Minimalism – the word and ethos is getting more and more publicity as of late with the Netflix documentary, and a couple books about it like “The Life Changing Magic of Tidying Up” and it’s follow up “Spark Joy.”
The original idea of minimalism was characterized as “a trend in sculpture and painting that arose in the 1950s and used simple, typically massive, forms.”
Today it is characterized by white space in decor, less things – smaller wardrobes, a lack of trinkets that don’t “inspire you, or add joy to your life.”
A couple of case studies that demonstrate minimalism in web design
When your product is excellent, and there is a deep emphasis on its contours, it’s shape, and it’s elegance – than simply photographing it well and finding a few solid thematic elements (in this case a gold overlay box, and a gold outline box) and deeply considering your typographic choices will draw out the natural beauty.
Simply rectangles and type – the Affair also then makes use of the simple white and grey figures in it’s featured photography to give a very sparse, luxurious and open appeal.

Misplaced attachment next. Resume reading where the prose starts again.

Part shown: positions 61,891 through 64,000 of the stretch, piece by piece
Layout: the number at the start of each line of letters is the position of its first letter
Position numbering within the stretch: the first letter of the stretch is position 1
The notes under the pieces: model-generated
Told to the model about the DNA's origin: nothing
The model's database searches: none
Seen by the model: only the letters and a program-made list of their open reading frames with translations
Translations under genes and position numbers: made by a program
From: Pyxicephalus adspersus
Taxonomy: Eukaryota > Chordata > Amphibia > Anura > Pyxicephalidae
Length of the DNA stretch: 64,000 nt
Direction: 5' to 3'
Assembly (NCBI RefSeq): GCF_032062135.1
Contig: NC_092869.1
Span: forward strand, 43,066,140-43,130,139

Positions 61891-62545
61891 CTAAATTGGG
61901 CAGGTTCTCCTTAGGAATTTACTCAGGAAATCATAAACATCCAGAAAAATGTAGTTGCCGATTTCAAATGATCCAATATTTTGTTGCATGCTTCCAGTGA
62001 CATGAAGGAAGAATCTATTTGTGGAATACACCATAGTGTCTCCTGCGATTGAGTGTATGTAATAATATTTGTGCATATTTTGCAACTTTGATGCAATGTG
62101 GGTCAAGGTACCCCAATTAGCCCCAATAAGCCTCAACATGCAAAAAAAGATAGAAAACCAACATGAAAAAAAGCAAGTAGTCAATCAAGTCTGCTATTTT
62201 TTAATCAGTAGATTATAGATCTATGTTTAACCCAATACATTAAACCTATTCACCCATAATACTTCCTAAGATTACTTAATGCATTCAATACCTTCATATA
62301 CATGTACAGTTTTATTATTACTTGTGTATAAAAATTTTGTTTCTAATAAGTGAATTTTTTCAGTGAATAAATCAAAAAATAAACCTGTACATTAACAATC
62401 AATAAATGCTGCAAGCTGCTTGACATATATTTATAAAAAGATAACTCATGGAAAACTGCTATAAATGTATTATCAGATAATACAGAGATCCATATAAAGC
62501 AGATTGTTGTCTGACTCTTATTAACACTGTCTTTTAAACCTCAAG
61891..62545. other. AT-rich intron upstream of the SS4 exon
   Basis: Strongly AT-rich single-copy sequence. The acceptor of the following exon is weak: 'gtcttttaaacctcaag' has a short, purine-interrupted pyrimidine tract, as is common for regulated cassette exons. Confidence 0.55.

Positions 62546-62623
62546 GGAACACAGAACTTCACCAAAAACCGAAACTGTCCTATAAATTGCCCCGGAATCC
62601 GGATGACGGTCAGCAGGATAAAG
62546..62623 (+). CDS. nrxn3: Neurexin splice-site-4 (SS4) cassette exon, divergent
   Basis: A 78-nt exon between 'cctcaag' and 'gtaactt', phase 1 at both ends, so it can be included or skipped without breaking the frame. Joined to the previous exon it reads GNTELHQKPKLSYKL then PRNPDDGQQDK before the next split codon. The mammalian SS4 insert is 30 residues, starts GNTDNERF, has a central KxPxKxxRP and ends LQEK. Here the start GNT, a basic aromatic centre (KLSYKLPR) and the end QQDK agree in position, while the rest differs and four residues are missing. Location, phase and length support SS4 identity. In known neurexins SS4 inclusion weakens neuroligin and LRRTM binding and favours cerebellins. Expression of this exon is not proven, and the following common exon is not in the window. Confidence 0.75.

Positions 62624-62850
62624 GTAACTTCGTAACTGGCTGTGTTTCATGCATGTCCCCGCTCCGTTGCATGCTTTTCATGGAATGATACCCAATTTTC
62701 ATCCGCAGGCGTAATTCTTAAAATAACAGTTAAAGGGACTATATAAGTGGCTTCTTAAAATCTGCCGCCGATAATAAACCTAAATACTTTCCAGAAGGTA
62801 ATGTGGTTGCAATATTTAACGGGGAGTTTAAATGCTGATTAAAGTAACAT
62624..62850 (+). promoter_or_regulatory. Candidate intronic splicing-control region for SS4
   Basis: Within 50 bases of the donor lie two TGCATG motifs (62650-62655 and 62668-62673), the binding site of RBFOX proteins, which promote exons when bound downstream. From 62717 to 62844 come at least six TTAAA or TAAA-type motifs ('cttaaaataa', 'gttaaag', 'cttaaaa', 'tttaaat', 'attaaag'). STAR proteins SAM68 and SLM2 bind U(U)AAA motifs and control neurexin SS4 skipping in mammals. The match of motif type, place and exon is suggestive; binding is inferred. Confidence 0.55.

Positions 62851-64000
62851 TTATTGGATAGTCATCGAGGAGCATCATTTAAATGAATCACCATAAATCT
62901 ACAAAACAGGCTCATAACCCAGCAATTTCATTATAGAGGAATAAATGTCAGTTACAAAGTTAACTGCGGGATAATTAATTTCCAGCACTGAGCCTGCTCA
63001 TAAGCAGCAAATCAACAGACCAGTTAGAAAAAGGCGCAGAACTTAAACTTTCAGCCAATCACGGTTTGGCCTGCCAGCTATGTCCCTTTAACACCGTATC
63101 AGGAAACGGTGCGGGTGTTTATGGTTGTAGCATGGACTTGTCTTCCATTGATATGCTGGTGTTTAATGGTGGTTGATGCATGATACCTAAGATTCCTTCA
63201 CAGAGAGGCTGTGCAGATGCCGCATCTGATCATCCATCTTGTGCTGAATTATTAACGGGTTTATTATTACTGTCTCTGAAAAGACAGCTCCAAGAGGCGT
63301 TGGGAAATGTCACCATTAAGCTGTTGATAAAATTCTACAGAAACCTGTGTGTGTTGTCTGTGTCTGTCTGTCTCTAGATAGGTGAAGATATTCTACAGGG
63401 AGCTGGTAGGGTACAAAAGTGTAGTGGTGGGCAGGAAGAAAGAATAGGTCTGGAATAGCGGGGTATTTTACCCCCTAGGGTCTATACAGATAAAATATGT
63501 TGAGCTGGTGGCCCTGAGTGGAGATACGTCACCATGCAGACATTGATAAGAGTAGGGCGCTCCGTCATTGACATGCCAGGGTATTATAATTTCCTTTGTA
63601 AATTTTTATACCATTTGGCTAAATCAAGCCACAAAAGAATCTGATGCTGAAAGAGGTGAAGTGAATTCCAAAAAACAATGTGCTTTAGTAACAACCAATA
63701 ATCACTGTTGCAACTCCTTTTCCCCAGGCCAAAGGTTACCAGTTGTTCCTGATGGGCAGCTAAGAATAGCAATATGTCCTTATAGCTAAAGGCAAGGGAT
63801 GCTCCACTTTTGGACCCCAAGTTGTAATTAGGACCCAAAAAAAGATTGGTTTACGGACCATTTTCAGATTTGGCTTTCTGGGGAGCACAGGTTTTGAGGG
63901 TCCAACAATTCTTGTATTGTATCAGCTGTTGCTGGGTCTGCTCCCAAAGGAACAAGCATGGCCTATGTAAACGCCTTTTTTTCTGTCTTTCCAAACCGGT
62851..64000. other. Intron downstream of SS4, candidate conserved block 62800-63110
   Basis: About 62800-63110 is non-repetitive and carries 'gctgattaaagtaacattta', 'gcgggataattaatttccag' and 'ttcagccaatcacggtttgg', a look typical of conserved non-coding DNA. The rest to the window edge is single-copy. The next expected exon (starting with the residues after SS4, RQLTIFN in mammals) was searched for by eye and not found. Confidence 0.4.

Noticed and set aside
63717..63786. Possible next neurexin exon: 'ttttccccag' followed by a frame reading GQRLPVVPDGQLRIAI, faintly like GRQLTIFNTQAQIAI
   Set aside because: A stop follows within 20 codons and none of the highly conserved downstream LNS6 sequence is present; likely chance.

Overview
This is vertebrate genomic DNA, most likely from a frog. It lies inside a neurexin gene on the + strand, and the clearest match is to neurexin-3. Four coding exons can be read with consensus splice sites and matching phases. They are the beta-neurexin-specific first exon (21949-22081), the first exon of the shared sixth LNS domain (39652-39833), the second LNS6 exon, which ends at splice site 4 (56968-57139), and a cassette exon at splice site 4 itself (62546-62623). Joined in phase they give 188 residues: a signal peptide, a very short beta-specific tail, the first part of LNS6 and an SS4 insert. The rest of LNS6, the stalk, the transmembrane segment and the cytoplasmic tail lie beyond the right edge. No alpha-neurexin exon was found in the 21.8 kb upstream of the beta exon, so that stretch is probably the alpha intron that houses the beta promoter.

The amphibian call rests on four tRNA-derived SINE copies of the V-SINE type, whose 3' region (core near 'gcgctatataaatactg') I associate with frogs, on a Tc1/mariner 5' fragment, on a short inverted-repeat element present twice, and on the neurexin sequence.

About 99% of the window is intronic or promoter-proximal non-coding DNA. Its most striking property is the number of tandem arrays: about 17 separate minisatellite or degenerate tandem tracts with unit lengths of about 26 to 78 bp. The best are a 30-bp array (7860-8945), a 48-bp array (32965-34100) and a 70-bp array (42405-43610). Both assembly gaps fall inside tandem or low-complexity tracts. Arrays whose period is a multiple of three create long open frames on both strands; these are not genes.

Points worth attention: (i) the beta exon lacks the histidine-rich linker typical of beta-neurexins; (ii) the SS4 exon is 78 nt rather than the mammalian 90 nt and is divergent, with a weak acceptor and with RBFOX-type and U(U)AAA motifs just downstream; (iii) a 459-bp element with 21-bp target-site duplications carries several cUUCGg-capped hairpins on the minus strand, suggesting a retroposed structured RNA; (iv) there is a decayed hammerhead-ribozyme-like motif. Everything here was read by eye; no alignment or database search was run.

White balloons, white table, white bike, white chair – this website is stripped of color very intentionally. If you do this kind of design, it becomes all the more important to balance the remaining elements and create the right appeal with your font choices.
To be 100% honest with you – I don’t even know what this site is selling. Perhaps just this gloriously simple bottle of water for an exorbitant price? Hey – I’d think about buying it… just because of how good this site looks. European websites have been going minimal for years and some of the aesthetic is just now starting to hit the more pop culture focused design of the United States.
The ideal with a more minimalist approach to web design is that the few things you leave behind when subtracting are only the absolute most important elements that will bring the composition together. In this case there are more stylized elements behind the products – these design elements go upwards and at an angle to draw the viewer’s eye along the page, and the circular elements give a cohesive feel to the page with the circular products in the foreground.
What do you think? Leave a comment with your favorite minimal website below!